With negotiations on forming a new Polish government still underway, the deputy chief of the American mission in Poland, Kenneth Hillas, called for a continuation of negotiations on the Missile Defence Shield System, which is to include one base in Poland and one in the Czech Republic.
Hillas spoke about this issue during his meeting with students of the University of Silesia on Oct. 29 in Katowice. He underlined the fact that while the negotiations began with Jaroslaw Kaczynski’s government, the U.S. Embassy also discussed this subject with opposition parties, including Civic Platform (PO). Civic Platform won the Oct. 21 elections and is now forming a government with the party chairman, Donald Tusk, as prime minister.
“I expect that when the new government led by Mr. Tusk is formed it will review the situation and we will resume our talks,” Hillas said. He also tried to convince the audience that the Anti-Rocket Shield, as it is called by Polish media, will increase security not only in the U.S. but also in Poland and throughout Europe.
Americans have negotiated the issue already with three recent Polish governments, but the most important questions ? such as the location of the U.S. Army base, the covering of the costs and the legal status of American personnel in Poland ? remain unresolved.
The atmosphere of the negotiations is also influenced by Russia, which strongly opposes the project. The Missile Defense Shield would consist of two bases. A radar base would be located in the Czech Republic, and the Polish part would be a rocket base equipped with 10 sets of Interceptor anti-ballistic missiles.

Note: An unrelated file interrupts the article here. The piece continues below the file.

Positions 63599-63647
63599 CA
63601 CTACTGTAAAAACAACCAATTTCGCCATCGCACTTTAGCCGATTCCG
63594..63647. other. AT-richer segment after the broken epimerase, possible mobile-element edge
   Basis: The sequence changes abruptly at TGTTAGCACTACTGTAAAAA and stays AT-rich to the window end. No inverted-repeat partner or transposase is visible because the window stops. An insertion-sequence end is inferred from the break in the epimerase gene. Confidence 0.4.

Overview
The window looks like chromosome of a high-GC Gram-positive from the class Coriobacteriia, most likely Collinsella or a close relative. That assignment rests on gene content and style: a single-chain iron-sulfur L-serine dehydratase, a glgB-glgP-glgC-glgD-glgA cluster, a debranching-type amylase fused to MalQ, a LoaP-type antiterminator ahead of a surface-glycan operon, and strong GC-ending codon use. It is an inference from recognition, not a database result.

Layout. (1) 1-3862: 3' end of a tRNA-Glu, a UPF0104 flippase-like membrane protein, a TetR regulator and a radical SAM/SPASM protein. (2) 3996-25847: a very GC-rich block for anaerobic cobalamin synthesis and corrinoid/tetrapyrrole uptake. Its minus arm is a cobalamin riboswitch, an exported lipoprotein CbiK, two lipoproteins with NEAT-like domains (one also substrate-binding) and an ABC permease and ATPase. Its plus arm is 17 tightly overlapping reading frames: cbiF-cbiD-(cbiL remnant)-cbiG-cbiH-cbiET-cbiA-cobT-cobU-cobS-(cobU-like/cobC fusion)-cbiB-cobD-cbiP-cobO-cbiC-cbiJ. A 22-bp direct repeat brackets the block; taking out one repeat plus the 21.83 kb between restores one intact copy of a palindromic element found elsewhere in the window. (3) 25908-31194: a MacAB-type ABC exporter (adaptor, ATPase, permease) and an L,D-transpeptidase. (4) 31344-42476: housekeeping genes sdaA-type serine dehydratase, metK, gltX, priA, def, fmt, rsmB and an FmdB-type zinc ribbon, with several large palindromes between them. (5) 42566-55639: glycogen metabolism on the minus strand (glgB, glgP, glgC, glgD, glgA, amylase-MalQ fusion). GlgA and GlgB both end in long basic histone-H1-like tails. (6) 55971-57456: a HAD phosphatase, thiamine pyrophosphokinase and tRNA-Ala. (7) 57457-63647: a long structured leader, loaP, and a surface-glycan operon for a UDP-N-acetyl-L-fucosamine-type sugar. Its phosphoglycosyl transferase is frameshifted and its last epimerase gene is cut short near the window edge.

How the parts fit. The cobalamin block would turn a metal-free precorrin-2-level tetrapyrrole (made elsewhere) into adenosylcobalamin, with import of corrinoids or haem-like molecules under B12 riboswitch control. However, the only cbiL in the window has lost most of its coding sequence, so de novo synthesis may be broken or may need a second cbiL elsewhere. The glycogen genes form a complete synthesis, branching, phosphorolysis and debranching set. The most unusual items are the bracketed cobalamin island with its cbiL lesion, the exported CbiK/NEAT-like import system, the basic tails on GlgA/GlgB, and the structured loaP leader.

The task for the system would be to detect and destroy long-range missiles launched in the Middle East region, especially in Iran.
The project should cost American taxpayers about $1.5 bln. According to Hillas, U.S. personnel in Poland would number 200 to 300 people, mostly civilians.
According to Polish media, the most probable base site would be an old military airport in the village of Redzikowo near the city of Slupsk on the Baltic Coast.
If the negotiations conclude relatively quickly, the defense shield should be operational by the end of 2012.
However, two weeks ago U.S. Secretary of Defense Robert Gates proposed to Russia to delay the opening of the bases until there is “definitive proof” of a missile danger from Iran.
And last week in the U.S. Congress, Democratic Rep. John Murtha, head of the House appropriations defense subcommittee, warned that the George Bush administration would not receive its requested $310 mln for the missile shield as planned for next year’s budget.
If the negotiations with the new Polish government don’t progress quickly, this may even result in cancellation of the missile program.